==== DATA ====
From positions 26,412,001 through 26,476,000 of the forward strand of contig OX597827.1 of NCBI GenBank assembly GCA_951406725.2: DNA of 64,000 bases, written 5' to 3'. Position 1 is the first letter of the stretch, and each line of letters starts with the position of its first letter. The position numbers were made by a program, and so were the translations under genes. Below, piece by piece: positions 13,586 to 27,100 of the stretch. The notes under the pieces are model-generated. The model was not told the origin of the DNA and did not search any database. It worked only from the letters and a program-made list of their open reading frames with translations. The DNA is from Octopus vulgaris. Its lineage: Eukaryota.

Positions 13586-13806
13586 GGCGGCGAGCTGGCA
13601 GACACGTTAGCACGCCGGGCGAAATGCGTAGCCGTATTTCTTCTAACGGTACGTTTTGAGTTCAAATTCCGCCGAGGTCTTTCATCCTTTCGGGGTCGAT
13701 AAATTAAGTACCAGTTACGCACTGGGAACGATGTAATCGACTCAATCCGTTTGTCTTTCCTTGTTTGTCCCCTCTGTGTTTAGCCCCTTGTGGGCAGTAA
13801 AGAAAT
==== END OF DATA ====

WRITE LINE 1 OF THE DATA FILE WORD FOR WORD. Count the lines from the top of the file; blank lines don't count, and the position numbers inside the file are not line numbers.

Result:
From positions 26,412,001 through 26,476,000 of the forward strand of contig OX597827.1 of NCBI GenBank assembly GCA_951406725.2: DNA of 64,000 bases, written 5' to 3'. Position 1 is the first letter of the stretch, and each line of letters starts with the position of its first letter. The position numbers were made by a program, and so were the translations under genes. Below, piece by piece: positions 13,586 to 27,100 of the stretch. The notes under the pieces are model-generated. The model was not told the origin of the DNA and did not search any database. It worked only from the letters and a program-made list of their open reading frames with translations. The DNA is from Octopus vulgaris. Its lineage: Eukaryota.